The child musician: brain development through musical learning
Did you know that musical learning has a beneficial effect on children’s brain development? It would promote the understanding and acquisition of language and information, as supported by the study conducted by researchers at Northwestern University in Chicago.
The beneficial effects of music on the brain were largely supported by scientific research, but the study by the Northwestern University School of Communication in Chicago, published in 2016, further reinforced this certainty. Thus, musical learning would have an impact on the neurobiological evolution in children’s brains.
“Our observations show that music learning can literally reshape a child’s brain to improve sound reception, which automatically improves learning and language acquisition skills,” notes Nina Kraus, a professor of communication science.
Her findings were made possible through the field study she conducted as part of the Harmony Project music awareness project. Since 2001, this program has provided children from sensitive areas of Los Angeles with high quality music instruction and social support, year-round and free of charge. As Margaret Martin, founder of the music education program, points out, Harmony Project participants often come from families ravaged by violence, crime or drugs. The project offers them the opportunity not only to learn about a musical instrument but also to participate in a collective work, to express themselves differently and to surpass themselves. After observing her students at length, Margaret Martin came up with a significant result: “Since 2008, 93% of young people who have been part of the Harmony Project have successfully completed their school careers and enrolled in university, despite the fact that the school failure rate is over 50% in their neighbourhoods. »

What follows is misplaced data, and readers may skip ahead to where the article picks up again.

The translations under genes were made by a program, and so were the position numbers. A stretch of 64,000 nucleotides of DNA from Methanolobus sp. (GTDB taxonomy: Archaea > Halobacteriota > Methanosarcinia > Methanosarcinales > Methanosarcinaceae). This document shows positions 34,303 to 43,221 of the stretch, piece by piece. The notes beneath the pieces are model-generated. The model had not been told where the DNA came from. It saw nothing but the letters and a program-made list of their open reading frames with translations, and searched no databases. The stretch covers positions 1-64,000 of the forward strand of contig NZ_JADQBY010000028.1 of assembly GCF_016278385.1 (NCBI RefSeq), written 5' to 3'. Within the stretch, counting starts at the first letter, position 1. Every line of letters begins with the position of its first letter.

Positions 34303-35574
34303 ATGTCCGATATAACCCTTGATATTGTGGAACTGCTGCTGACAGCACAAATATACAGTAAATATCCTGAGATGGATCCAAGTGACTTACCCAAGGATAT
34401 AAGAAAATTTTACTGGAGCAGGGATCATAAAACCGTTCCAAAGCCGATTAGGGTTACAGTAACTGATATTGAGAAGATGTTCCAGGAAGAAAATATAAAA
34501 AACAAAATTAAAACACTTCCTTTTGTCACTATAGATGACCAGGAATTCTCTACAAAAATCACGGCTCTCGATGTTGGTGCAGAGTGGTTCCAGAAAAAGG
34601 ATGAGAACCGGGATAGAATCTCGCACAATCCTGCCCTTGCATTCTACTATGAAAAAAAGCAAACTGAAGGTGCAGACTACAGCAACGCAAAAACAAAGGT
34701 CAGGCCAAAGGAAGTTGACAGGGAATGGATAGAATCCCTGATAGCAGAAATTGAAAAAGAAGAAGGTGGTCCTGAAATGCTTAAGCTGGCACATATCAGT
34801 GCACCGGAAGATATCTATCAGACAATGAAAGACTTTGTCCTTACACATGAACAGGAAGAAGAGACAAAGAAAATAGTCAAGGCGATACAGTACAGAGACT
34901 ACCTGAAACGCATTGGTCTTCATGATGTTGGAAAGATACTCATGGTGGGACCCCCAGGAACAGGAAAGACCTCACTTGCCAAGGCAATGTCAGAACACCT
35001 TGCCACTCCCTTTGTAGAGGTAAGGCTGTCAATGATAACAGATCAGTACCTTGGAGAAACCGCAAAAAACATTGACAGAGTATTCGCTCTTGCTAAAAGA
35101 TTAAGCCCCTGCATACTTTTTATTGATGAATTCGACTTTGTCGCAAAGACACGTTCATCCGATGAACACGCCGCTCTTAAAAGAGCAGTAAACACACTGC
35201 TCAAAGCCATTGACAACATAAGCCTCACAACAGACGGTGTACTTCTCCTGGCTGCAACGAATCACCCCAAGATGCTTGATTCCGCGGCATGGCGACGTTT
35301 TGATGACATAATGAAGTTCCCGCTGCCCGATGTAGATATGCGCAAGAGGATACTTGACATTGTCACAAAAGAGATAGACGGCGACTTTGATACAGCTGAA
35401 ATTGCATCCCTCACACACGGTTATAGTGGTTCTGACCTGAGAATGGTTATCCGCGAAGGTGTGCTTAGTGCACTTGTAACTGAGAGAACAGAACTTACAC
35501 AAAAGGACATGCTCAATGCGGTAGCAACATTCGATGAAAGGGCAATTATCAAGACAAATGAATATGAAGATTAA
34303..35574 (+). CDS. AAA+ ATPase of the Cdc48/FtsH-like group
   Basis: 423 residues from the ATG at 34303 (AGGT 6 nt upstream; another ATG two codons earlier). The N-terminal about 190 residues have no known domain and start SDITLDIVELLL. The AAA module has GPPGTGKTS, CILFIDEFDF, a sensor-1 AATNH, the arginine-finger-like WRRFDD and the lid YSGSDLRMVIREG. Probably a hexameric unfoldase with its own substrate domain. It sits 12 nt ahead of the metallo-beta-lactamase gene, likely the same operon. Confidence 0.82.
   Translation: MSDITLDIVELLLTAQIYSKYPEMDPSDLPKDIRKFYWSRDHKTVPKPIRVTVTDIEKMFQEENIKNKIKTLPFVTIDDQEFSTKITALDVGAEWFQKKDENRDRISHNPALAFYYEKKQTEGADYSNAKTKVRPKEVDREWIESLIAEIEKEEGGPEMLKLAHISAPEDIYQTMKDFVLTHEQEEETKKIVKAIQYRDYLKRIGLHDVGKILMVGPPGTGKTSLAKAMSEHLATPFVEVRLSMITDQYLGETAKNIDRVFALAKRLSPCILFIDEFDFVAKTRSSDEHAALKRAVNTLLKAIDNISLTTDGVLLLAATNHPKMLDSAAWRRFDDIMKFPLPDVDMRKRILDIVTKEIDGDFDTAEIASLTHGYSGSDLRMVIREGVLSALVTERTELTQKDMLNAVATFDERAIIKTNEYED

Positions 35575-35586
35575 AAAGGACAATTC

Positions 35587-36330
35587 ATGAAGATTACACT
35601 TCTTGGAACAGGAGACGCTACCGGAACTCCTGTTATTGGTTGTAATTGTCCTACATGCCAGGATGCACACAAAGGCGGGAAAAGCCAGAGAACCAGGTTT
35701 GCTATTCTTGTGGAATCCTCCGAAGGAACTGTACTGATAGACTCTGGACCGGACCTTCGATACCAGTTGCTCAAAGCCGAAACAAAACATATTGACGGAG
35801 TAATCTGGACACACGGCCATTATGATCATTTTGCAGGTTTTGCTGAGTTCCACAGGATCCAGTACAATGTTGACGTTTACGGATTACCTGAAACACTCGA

Obviously, the conclusion issued by the founder reveals a significant impact of musical practice on the academic (but also social) success of students. This is certainly suspected by Professor Nina Kraus, who has been able to monitor the neurobiological evolution of children subjected to musical learning for at least two years as part of this program. According to her, language and music work on similar cognitive parameters (duration, timbre and height), which means almost equivalent brain treatment. Thus, the child who learns frequently the workings of music will be stimulated and therefore better able to process these 3 parameters quickly. Professor Kraus concludes by explaining:
“We used rapid but powerful neurological tests that allowed us to evaluate the neurological treatment of stimuli with new precision. We found that changes in the brain occur after two years of musical learning. This proves that music education cannot be accelerated, but if it is an integral part of general education, it can have a lasting and very beneficial impact on listening and learning skills.”
The study therefore raises questions about the importance of musical learning from an early age. The conclusions of the study reveal that it would be wise to give a more consistent place to music learning in the school lives of young students.
This is why La Touche Musicale works to establish musical practice in schools: from an early age, it is a question of integrating the musical learning process into the centre of students’ daily lives. In this way, they will not only be made aware of the practice of music, but also stimulated by the brain functions it mobilizes.